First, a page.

Sunday, September 27, 2020
Sept. 27, 2020

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Saunders: The company Trump keeps


In the first half of January, Americans saw President Donald Trump at his best.

Trump ordered a Jan. 3 drone strike that killed Iranian terror leader Qassem Soleimani in response to Iranian proxies who rushed the U.S. embassy in Baghdad and killed a U.S. contractor serving in Iraq. It was an appropriate response.

In the second half of January, voters will get a look at the other Trump — the president who allowed his image to be tainted by grifters and kiss-ups who you wouldn’t trust to park your car.

In the Ukraine story, the fish rots from the head, as was revealed in the transcript of Trump’s July 25 phone call with Ukraine President Volodymyr Zelenskiy, which the president released in September. It was far from a “perfect” conversation, as Trump maintains.

The loose transcript established that Trump suggested that a vulnerable national security ally in need of military aid (which Trump held up) do opposition research on Vice President Joe Biden’s son, Hunter, who was on the payroll of a Ukraine energy company as the then-veep was supposed to be checking corruption in the Eastern European nation.

You can read that sentence again. It’s complicated. But you don’t need a chart and list of characters to understand that Trump opened the door to people who didn’t belong in the room.

Start with his 2016 campaign chairman Paul Manafort. After a trial that laid out how Manafort hid income to avoid paying taxes and faked income to qualify for loans, a jury found him guilty of five counts of tax fraud, two counts of bank fraud and one count of failure to disclose foreign bank accounts.

At the time Trump promoted Manafort, two warning bells were ringing loudly. The first was Manafort’s history of making money by representing, as The Guardian reported in 2016, a “who’s who of authoritarian leaders and scandal-plagued businessmen in Ukraine, Russia, the Philippines and more.”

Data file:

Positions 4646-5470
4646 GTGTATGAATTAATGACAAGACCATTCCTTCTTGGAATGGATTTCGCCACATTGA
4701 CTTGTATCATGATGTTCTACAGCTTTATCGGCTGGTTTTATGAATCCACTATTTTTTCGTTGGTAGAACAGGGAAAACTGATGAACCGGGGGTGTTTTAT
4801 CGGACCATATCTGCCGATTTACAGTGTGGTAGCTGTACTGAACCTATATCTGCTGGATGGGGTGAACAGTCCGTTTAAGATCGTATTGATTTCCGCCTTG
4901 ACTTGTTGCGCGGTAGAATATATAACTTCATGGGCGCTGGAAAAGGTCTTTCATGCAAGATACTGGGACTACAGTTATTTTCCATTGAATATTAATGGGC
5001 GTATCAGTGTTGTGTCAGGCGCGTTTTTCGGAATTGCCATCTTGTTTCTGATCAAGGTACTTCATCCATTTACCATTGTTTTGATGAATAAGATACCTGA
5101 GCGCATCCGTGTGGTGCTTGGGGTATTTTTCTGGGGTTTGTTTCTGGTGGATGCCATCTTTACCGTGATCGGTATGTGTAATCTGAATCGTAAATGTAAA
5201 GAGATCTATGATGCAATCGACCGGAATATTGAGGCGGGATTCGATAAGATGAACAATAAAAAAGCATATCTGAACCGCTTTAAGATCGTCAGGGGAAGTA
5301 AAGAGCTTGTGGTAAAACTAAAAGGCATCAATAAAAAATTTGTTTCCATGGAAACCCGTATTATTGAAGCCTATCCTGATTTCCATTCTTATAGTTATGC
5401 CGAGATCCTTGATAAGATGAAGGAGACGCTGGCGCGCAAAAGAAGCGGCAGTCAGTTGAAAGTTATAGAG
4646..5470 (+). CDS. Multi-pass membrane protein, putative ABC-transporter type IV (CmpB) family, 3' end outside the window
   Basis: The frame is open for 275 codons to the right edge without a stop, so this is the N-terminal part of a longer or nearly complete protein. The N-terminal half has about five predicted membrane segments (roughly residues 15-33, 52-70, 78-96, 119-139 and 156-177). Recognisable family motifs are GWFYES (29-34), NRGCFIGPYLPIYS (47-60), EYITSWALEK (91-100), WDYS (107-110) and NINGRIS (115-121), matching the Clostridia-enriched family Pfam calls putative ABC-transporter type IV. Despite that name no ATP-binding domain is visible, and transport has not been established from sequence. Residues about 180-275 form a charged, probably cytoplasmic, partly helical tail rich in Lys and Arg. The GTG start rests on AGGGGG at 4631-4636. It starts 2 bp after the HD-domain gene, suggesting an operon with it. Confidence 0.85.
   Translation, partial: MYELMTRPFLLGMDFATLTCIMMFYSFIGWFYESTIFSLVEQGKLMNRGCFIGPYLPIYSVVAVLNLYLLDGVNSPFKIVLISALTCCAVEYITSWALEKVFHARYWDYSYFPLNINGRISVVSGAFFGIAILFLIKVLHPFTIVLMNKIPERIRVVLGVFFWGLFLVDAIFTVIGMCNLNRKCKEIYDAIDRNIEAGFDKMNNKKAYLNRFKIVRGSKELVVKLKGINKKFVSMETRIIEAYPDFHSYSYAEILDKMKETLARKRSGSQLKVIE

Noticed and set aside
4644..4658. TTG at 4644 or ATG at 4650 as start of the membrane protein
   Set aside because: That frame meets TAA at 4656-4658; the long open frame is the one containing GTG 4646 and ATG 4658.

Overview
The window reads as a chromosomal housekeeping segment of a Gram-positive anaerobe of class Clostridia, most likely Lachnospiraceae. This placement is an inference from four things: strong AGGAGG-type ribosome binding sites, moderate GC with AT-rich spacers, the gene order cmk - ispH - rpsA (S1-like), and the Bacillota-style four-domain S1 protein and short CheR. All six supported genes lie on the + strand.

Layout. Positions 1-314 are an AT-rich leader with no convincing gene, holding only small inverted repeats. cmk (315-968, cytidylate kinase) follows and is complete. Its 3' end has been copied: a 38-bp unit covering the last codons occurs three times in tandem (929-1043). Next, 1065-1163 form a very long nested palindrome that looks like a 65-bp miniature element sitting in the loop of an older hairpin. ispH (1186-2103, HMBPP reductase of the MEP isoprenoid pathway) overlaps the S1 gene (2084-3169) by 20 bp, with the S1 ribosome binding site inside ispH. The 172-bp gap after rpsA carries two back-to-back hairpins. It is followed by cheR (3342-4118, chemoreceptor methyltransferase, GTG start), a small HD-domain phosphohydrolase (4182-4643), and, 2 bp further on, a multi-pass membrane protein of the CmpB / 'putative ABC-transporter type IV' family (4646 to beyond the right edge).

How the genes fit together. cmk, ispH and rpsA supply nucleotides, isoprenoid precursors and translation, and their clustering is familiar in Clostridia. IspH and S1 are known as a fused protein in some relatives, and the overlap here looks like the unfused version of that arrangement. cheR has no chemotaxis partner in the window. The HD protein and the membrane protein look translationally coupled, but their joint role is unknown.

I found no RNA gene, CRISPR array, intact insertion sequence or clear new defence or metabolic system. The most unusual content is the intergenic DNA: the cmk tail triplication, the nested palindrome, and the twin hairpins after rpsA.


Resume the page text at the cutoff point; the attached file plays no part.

The other was Manafort’s willingness to work for free — which signaled his plan to cash in on Trump in the future.

Trump’s long-term personal attorney Michael Cohen was such a sleazy operative that he taped a phone conservation with Trump about paying off Karen McDougal, a former Playboy model who said she had an affair with Trump, which he denies.

Cohen is in prison. In August 2018, he pleaded guilty to five counts of tax fraud, bank fraud and campaign finance violations involving hush money paid to McDougal and porn actress Stormy Daniels.

After Cohen turned on Trump the president, as his erstwhile aides have been known to do, the tweeter-in-chief took to calling Cohen a “bad lawyer and fraudster.”

Yes, Manafort, Cohen, McDougal and Daniels predate Trump’s surprise 2016 victory — and reflect his days as a self-promoting real estate wheeler-dealer.

Then what is Trump’s excuse for keeping fast-talking Rudy Giuliani as his attorney while Giuliani enlists lowlifes such as Lev Parnas to help him dig up dirt on the Bidens?

In October, the feds charged Parnas and three others with multiple efforts to illegally funnel money into 2018 campaigns. What interests Beltway media, however, is Parnas’ efforts to prod Ukraine to investigate the Bidens.

Thursday morning, White House counselor Kellyanne Conway chided the press corps for treating Parnas “like a hero” and giving him a platform. She’s right that Parnas is not exactly a credible witness, but that raises the issue: Why was this dubious figure in the Trump orbit?

January to date has been good to Trump. He took it to Tehran, he signed phase one of a trade deal with China, and the Senate approved the United States-Mexico-Canada Agreement by a vote of 89-10. And he risks it all because he hangs around with the wrong people who hang around the wrong people. He didn’t take the swamp out of Washington; he brought his own swamp with him.